Though the courts are well aware of the problem, politics is a holy cow which makes for slow involvement of our Courts in terms of zeal and motivation. But public interest dictates that such cases be expedited. It is often argued that Special courts would be the perfect remedy to address these issues, but it can also be achieved through regular trial courts by expediting matters. This would, in turn, save the infrastructure and manpower cost, if they are done in regular courts. There is a need to augment the capacity of the courts in terms of judges, prosecutors and investigators.
The apex Court also observed that the average number of cases each court in the country was dealing with currently was over 4,000 in subordinate judiciary, adding that unless a judicial officer deals exclusively with cases involving politicians, it would be difficult to complete these trials within a year. It is also equally imperative to clamp down on lawyers and erring judicial officers who deploy delaying tactics. The appointment of public prosecutors needs to be on apolitical lines in order to ensure a fair trial and the business of multifarious interim applications to stymie the trial needs to be discouraged at any cost.
Further, a host of legal and practical issues may crop of while implementing this idea. The government has to consider them when it presents its plan to the court and the court will have to find solutions for them. Undoubtedly, the prosecuting architecture and judicial infrastructure is crying out for improvement. Financial constraints should not be an excuse on the part of the Government of the day which does not find it difficult to pump in Rs 2 lakh crores to clean bank balance sheets or finds thousands of crore rupees to spend Swachh Bharat programme. This noble mission will require a fraction of what is spent on those purposes.
Enough water has flown down the river in the shape of rhetoric and pledges to follow probity and the Rule of Law in all walks of life. But this area seems to be the least involved aspect of our parliamentary debate and discussions. It is also equally disturbing that political parties continue giving tickets to candidates having criminal and tainted records and they often become the winning mascots of the parties. Therefore, the Government of the day must respond very positively to the judicial intervention and adopt legislative measures to see that a cleansing operation is undertaken. It is also equally important that the sectarian politics be discouraged as they often encourage criminalisation in long run.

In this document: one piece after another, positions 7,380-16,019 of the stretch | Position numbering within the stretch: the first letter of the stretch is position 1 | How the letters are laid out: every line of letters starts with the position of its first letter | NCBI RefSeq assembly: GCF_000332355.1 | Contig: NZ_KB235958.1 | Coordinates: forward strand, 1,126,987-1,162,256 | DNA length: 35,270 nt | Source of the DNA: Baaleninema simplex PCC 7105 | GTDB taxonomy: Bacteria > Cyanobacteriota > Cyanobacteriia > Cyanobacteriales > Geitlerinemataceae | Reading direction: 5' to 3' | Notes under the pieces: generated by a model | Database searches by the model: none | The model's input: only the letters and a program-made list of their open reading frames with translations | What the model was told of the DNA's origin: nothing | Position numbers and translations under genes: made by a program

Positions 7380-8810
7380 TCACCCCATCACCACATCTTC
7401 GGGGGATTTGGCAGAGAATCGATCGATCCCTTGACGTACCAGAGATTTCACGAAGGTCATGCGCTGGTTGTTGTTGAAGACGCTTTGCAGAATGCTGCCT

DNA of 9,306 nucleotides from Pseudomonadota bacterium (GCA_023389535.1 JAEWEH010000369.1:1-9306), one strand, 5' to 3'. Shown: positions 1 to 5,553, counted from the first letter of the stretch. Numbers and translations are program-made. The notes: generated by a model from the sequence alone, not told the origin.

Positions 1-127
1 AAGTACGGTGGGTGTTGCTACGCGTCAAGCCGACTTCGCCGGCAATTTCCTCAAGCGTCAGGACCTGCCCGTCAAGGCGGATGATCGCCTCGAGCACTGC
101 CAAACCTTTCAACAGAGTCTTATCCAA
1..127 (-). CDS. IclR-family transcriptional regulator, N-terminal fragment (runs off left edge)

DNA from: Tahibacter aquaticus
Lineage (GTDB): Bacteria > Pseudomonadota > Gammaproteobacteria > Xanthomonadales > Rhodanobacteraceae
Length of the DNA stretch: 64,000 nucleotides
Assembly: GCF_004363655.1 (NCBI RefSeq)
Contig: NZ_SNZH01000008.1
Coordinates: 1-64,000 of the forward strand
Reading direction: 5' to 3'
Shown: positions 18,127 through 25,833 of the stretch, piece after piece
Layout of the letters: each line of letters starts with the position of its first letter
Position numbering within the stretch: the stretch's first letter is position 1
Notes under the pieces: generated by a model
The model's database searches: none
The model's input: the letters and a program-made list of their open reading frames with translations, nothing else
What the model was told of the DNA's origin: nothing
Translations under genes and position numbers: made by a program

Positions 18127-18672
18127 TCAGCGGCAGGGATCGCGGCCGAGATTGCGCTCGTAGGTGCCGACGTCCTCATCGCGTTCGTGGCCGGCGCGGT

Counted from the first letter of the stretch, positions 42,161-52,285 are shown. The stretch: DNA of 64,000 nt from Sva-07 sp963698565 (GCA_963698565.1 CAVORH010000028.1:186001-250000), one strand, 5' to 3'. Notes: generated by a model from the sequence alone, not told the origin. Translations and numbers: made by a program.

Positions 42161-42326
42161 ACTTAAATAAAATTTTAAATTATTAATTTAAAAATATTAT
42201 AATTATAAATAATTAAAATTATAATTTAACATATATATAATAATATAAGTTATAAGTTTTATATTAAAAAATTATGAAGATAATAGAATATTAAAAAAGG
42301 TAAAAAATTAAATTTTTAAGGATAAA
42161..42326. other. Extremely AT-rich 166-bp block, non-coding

A cleaning up of politics is essential for ensuring sound health and credibility of Indian democracy. The weaknesses in the system should not be fertile ground for the politician-bureaucrat-businessmen nexus. Unfortunately, so many previous efforts have ended in futility and the so-called accountability, probity and transparency has been given burials. The steps taken by the judiciary as part of strategies to curb corruption in public office and redeem its image have been consistent and are commendable. Hence, it is high time the apex Court’s dicta are translated into action and with no amount of scepticism.
The author is an Advocate, Supreme Court of India.